I look at Suzi, who is standing outside being heckled by the doorman. I move toward her. Another man stands on the corner and watches both of us from a distance. It is clear that it is we who are out of place here, the strangers in a land that may as well be another country.
“I open the door for you, now grease me,” mumbles the doorman. I pull a crinkled dollar from my pocket and stuff it in his palm. “You’re a good man,” he slurs before drifting back into a blend of French and Creole. On the short walk back to the car, another police car passes, its spotlight drifting across the sidewalks.
While I was warned by multiple locals before my trip that Little Haiti was a rough area, it is important to point out that the neighborhood, while still holding one of the highest crime rates in Miami, is drastically changing. And while some of that change is coming from gentrification, much of it is coming from within. Neighbors and long-time residents continuously improve on a community of great pride, and much history. You see it in the beautiful murals on the stores, by the kind people on every corner, and by the remarkably kept nature of each borough and neighborhood.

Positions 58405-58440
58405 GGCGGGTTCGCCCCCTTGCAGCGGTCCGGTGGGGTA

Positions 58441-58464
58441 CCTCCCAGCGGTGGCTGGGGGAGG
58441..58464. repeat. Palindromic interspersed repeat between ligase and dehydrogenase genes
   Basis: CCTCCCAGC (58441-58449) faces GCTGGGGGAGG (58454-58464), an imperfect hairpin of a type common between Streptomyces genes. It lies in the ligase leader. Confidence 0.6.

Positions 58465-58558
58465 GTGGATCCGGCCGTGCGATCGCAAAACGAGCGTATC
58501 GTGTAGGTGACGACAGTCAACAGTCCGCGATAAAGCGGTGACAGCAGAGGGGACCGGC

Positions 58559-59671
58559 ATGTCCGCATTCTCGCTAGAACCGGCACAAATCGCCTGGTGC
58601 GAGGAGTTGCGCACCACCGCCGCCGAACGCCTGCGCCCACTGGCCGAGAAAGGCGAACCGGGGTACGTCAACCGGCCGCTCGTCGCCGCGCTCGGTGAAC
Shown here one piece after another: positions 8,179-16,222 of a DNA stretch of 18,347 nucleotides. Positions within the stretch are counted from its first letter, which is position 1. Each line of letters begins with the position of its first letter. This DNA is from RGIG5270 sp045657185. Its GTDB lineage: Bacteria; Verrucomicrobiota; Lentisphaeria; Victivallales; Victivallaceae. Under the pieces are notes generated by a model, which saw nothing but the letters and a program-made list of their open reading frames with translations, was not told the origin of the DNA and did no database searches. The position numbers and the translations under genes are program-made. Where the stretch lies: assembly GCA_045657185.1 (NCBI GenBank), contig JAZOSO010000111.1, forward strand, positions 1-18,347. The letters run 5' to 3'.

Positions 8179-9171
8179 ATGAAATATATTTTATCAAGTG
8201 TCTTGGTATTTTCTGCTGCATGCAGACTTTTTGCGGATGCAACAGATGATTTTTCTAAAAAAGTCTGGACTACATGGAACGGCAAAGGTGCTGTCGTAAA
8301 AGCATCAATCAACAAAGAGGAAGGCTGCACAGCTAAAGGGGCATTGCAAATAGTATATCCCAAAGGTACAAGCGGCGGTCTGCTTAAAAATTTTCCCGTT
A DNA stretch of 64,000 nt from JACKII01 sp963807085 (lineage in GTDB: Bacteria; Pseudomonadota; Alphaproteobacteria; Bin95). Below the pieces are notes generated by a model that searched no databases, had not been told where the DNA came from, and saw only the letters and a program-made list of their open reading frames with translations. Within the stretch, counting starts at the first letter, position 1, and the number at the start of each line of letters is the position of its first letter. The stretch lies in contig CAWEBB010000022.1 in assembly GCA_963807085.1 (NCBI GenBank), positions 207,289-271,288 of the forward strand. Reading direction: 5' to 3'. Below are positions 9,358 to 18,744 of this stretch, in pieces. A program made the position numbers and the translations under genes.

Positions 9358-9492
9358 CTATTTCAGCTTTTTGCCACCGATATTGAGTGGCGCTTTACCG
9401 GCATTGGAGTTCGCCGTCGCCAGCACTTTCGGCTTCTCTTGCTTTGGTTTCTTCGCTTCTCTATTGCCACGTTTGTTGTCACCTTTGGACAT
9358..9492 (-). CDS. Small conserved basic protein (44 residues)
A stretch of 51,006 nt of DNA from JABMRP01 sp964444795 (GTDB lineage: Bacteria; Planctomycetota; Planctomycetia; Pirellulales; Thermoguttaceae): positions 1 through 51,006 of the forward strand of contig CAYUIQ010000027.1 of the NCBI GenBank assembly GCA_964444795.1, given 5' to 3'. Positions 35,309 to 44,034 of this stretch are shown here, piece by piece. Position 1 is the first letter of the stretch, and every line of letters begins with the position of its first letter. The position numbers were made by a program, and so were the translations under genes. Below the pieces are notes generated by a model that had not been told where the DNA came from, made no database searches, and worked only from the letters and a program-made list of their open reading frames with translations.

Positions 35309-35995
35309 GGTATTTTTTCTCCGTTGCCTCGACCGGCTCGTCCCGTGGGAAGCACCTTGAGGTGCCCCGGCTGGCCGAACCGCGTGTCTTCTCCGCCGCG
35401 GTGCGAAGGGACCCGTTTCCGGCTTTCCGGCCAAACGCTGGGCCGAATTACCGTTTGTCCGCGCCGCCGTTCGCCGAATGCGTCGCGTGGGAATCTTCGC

Back at the farm, we sit down in the outdoor kitchen hut. We open the boxes of food. The griot and turkey are unbelievably flavorful and tender, with little crispy hints of char around the corners. The beans and rice are generously seasoned, and the plantains lend a sweet repose from the onslaught of savory fats.
A white cat riddled with mange spots us and decides to join us for our feast, ostentatiously poking its nose directly into our dinner. Suzi deftly adopts a protective stance, wrapping an arm around a box to elbow out the prying feline, and it becomes a constant act of nudging its whiskers out of the box, taking a bite, and boxing out the feline again. Relentless. Absolutely relentless.
Eventually we start leaving tiny pieces of pork at the edge of the counter to lure it away, but that only proves to strengthen the little bastard’s resolve. This goes on for the entirety of dinner. “I hope this cat doesn’t die from pork intake!” I say. “I’m pretty sure these people are vegan.”
It’s only 8pm, but the farm is silent. The chickens already asleep in their coop, the pigs all cuddled together, alternating nose to tail. One of them is even snoring, his fat jowls flapping with each huff and puff.